The bipartisan Every Student Succeeds Act signed by President Barack Obama on Thursday is being called a sweeping overhaul — and both Republicans and Democrats are claiming victory. But some education advocates and activists remain skeptical.
“A Christmas miracle, a bipartisan bill signing. This is a big step in the right direction,” the president said during a ceremony at the White House, surrounded by supporters, including two of the key congressional architects of the bill, Republican Sen. Lamar Alexander of Tennessee, head of the Senate Education Committee, and Democratic Sen. Patty Murray of Washington. In the House, the effort was led by Education Committee Chairman John Kline, R-Minn., and ranking Democrat Bobby Scott of Virginia.
After the bill passed the Senate 85-12 a day earlier, Majority Leader Mitch McConnell, R-Ky., said the ESSA puts “education back in the hands of those who understand their needs best: parents, teachers, states, and school boards.”
Republicans in both the House and the Senate said the bill, which replaces the George W. Bush administration’s increasingly unpopular 2002 No Child Left Behind law, will restore state and local control of the nation’s public schools, while Democrats said the new law reduces the focus on test scores and gives teachers more flexibility in the classroom.
Still, some conservatives felt the bill didn’t go nearly far enough to limit the federal government’s role in oversight of local schools.
Sen. Mike Lee, R-Utah, one of the 12 “no” votes in the Senate, said, “The only reform proposals that are given the time of day are those that seek to standardize America’s classrooms, enforce uniformity across school districts, and systematize the way that teachers teach and the way that students learn.”
Texas Sen. Ted Cruz, who has seen his poll numbers steadily rising in the 2016 Republican presidential race, said in a statement the bill “continues to propagate the large and ever-growing role of the federal government in our education system — the same federal government that sold us failed top-down standards like Common Core.”
Common Core standards, which were created by a coalition of states, became a particular sticking point for some conservatives after the Department of Education encouraged their adoption. ESSA supporters say the bill signed by the president gives states the right to reject the standards, which they say should help end any controversy over top-down control. Still, some anti-Common Core groups are unconvinced.
“It’s a horrifically bad bill,” said Karen Effrem, executive director of Florida Stop Common Core Coalition.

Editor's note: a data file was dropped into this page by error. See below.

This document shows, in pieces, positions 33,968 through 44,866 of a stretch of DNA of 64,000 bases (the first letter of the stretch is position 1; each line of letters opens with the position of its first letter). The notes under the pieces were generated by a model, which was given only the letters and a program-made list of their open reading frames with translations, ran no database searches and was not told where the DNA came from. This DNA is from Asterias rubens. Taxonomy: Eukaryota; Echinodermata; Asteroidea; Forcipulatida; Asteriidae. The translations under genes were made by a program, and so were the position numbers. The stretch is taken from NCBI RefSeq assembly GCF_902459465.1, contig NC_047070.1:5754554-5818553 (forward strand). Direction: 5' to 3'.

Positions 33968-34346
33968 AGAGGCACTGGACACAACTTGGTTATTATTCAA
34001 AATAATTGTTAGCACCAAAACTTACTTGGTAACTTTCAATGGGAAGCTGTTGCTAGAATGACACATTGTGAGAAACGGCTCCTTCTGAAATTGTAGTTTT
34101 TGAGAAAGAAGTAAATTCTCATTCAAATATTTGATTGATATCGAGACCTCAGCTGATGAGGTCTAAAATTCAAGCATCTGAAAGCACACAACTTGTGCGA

The Port Charlotte, Fla., activist told InsideSources on Thursday the ESSA is nothing more than the latest attempt to “rebrand” federal standards: “I think a lot of people drank the Kool-Aid that this bill devolves federal power down to the states and thought they were doing a good thing.”
Still, other conservative voices were more optimistic.
The Republican-dominated National Governors Association, called the bill “a rare and significant bipartisan win.”
Michael J. Petrilli, president of the Washington-based, right-leaning Fordham Institute and a supporter of Common Core, said Thursday’s action will take the emotionally-charged issue of federal control out of the argument and refocus the debate on educational standards.
“Most of the frustration with Common Core on the right has been about the federal involvement in encouraging states to adopt it,” Perilli said. “This law very clearly says that now is over … What’s so important about this bill is it sends the important decisions about education back to the states.”
“For conservatives out there whose main beef with Common Core was the federal element, they can now rest assured that’s over and now we can go back to debating these sets of standards on their own merits,” he said. “I’m hopeful this can actually help keep the Common Core or something very close to them in the vast majority of states.”
Lee’s colleague in the Utah delegation, Sen. Orrin Hatch, voted “yes” and defended the new bill online as an improvement on No Child Left Behind, telling readers:
· It ends the Common Core mandate.
· It ends Adequate Yearly Progress.
· It ends the failed federal goal of 100% proficiency by 2014, which had unfairly resulted in a failing grade for every school in America.
· It ends the requirement that all schools that don’t meet goals for any subgroup of students are automatically identified as failing.
· It ends the federal school improvement strategies.
In a Tuesday speech, outgoing Education Secretary Arne Duncan downplayed the new law’s restrictions on federal power.
“Whereas No Child Left Behind prescribed a top-down, one-size fits all approach to struggling schools, this law offers the flexibility to find the best local solutions—while also ensuring that students are making progress,” he told listeners at the Learning Forward professional development conference.
Under the ESSA, however, the Department of Education retains regulatory powers, including the final say on how and when states determine schools are low-performing. The law also maintains annual testing requirements for grades 3-8 and in high school.